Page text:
Diamond Youth have captured the bits and pieces of various genres and various bands, for example – Terror and Trapped Under Ice, but their music sways all over the place, in a good way. ‘Orange’ was the record that heralded how far they could go and now, ‘Shake’ expands much more profoundly on how much scope and musical range they have.
There’s a lot of candor in their emo-esque vibe which definitely nods big-time to 90s rock. Emo-revival bullshit aside, the broody rock atmosphere, the gloomy yet thumping bassline and the soft, grungy vocals add such a dark flavor to “Red Water”. It’s infectious in its own right and the contagious sonic signature flows neatly into “Can’t Shake The Feeling”, yet another of their solemn takes on 90s emo, which bands like Daylight, Title Fight, Citizen and Sainthood Reps garnered acclaim for recently. These are the more reticent and visceral tracks.
Cue the fuzzed-out guitars and clear, melodic vocals on the mid-tempo yet high energy “Don’t Feel Real” which is an electric-acoustic ballad of immense proportions. They toy with a lighter more explosive start come “Warm Scene” which quickly extinguishes itself into a warm, relaxed, flair-reduced structure a la Muse. They mix things up a lot on ‘Shake’ keeping it modern-oriented with throwbacks to the olden days yet totally not stale. A short burst of skate-punk emerges in “Maryland Ice Cream” before the decorum of the hidden track “Copy Cat” unfurls a la NIN. It’s a flat-lined, industrial spin on things that adds another dimension to the record.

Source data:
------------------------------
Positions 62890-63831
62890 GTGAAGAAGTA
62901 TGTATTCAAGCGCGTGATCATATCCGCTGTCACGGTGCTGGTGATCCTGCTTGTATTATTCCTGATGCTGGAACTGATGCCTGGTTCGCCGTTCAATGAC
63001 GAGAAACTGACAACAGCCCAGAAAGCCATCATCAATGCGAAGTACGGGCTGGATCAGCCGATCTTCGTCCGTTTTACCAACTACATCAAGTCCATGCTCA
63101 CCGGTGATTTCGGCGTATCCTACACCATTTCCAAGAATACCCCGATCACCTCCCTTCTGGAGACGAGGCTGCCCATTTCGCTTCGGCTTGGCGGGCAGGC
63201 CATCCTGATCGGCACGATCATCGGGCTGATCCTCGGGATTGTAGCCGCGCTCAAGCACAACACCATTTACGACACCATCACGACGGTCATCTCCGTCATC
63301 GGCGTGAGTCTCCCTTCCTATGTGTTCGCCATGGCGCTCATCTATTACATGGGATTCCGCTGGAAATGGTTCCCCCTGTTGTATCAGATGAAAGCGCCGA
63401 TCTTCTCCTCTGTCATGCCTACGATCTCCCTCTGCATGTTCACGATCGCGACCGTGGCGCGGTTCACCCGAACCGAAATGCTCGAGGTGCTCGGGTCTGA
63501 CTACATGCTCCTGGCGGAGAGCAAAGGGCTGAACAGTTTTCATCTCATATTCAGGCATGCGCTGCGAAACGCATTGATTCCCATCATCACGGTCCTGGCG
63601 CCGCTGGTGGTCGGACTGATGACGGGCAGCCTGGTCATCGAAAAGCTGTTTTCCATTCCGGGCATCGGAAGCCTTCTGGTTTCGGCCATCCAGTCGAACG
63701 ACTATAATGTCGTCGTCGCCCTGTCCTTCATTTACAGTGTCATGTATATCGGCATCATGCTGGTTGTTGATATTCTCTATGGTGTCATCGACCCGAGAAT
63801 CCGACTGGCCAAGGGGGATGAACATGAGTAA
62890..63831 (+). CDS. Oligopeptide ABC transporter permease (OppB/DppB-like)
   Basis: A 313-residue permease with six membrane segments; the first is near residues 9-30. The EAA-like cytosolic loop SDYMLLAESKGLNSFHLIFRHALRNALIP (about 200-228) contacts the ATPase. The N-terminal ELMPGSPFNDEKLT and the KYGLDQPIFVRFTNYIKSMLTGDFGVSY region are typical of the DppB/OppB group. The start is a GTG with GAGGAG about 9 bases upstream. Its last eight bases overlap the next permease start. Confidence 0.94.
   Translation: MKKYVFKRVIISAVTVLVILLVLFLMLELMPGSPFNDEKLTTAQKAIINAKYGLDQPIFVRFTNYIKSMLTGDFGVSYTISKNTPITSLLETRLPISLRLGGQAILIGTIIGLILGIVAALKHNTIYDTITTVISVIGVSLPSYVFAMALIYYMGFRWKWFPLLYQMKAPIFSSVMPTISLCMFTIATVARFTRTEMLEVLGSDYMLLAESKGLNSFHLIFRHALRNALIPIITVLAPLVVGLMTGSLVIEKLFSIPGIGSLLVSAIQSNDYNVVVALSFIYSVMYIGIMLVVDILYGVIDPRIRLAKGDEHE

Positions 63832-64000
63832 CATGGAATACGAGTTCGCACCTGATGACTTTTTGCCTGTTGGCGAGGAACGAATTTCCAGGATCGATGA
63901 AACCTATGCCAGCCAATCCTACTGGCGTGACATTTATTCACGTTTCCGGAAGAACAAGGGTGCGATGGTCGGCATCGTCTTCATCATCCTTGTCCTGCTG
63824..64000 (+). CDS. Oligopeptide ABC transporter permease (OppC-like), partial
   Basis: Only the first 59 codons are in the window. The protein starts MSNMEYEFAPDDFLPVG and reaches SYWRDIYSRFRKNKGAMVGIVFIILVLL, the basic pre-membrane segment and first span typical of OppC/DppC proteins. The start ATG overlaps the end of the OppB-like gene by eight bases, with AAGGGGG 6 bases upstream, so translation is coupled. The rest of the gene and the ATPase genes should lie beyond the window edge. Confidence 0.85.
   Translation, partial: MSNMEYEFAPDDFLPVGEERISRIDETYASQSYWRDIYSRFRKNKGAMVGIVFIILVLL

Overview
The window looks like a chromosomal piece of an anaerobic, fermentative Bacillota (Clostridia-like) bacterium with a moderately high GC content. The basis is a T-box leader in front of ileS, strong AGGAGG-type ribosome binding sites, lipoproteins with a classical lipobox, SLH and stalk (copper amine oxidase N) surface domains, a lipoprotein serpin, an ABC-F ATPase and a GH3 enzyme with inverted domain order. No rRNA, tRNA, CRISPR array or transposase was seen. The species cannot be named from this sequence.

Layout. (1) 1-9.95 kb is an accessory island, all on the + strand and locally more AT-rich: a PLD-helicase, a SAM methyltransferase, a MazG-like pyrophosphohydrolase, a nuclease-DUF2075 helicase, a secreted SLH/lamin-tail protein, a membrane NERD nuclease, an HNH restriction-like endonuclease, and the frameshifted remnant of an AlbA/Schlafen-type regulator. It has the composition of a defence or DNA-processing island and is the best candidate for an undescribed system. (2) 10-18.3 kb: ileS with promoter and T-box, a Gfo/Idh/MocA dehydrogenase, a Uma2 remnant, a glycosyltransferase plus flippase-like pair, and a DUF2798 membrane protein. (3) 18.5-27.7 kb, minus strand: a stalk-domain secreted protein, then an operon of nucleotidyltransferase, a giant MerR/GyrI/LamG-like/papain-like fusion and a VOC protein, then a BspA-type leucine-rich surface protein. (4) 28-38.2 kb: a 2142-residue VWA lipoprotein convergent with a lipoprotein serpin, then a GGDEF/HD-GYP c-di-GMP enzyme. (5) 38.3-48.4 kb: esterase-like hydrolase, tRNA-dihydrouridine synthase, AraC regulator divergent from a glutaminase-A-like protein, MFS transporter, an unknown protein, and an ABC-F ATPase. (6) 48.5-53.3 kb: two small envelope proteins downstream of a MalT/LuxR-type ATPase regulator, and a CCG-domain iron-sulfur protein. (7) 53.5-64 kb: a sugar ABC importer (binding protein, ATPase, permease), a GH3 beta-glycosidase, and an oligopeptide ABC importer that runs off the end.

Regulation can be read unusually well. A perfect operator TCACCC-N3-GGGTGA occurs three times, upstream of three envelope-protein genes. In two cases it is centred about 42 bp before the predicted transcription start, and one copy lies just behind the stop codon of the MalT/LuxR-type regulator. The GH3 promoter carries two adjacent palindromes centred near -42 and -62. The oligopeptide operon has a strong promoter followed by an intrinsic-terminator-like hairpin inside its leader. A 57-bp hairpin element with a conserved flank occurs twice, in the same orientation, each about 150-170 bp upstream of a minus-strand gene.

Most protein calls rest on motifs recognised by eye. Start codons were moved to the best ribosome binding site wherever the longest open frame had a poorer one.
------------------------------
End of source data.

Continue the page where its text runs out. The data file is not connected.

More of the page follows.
Diamond Youth aren’t afraid to show their influences but still manage to let their inventiveness creep out. They’re non-formulaic and this non-linear musical progression is a recipe to have folks storming the camp in droves. With many bands trying too hard to fuse too much together, it falls flat as an insipid cavalcade of ‘just keep it simple’ but here, this band has the chops to mix and match to great effect. Here’s to more and then some. They’re ready to flourish on the big stage.
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